Voice is one of the most essential elements in an Animation. Just think of Shrek without Mike Meyers or Donkey without Eddie Murphy, Unthinkable right! Well voices give personality to these characters and make them believable and realistic to us. However, initially, Pixar uses “scratch” voices for the storyboard reels. Later the professional voices are cast as dialogues are set and recorded. The actors sometimes read scripts and sometimes improvise. The actors record the lines several different ways and the best reading is used for the final animation. Hence even when the animation may not be completed, the way certain actors say out a line can bring about the expressional changes necessary to make the come out well. It is not always that its always the professional voices are taken. Sometimes some scratch voices are so good that they may be retained.

Step 5: Reeling the Reels.
Now its time for the cameras to roll, well not quite! Remember the sketches the artists made, those are put together to make a live action 2D reel of the movie. But first the sketches are cleaned up with only the essential actions. Then a timed reels is videotaped. This is done for two purposes. Firstly, to find out how the story feels without the storyteller to tell the story. What happens sometimes, the good storytellers may make a storyboard action sound great, but it may not workout in the celluloid. The other reason is to see the timing of the film. The timing must match with dialogues and overall movie must have a brisk pace. Remember there are no real actors here, so there is no possibility of a rehearsal. These are the closest thing to rehearsal. However, these reels are still not the final thing that will be animated. Sometimes alternatives are allowed, or the director may ask an entirely new sequence pitched depending on the actions.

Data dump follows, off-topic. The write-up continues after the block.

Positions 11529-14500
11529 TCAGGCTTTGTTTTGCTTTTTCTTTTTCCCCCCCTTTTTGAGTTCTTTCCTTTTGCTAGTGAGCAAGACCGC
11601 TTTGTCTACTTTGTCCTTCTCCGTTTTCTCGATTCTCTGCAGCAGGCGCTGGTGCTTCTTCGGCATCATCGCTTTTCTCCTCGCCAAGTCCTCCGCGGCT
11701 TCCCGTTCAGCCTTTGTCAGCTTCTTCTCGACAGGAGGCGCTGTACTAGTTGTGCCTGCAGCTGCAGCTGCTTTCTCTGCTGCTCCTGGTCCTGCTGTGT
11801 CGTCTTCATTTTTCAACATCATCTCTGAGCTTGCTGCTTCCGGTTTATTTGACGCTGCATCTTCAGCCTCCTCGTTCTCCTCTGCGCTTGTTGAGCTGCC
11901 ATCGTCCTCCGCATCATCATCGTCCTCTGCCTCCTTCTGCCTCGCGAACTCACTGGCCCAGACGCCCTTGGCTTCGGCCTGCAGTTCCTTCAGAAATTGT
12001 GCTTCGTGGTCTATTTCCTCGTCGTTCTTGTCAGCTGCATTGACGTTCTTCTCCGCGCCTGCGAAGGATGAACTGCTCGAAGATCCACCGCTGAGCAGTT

Step 6: Here comes the art department.
Now here comes the juice. The storyboard represent the rough character and the actions, its the art department inside Pixar who finalize exactly how the characters are gonna look. The artwork is based on the initial idea treatment and storyboard. But they Go more than that. They brain storm the entire visual world of the animated movie. Which means drawing and designing the furniture, the environment, the costumes etc, you name it. The art department also creates what we should say the “light script” The light script is instruction of how to light the scenes, it is drawn out on layers to indicate the position of virtual light sets.

Step 7: Sculpting it out.
Another section of the art department now receives these detailed drawings to go about creating the characters and everything else in 3D. There are two processes to create the characters. One is to use clay or mud modeling to create the models by hand and then digitize it in a 3D software. The other is to model is directly inside the 3D software. Digitizing is a process by which the model is put over a sensory magnet and points are made on its surface which creates virtual points or vertices in the 3D software.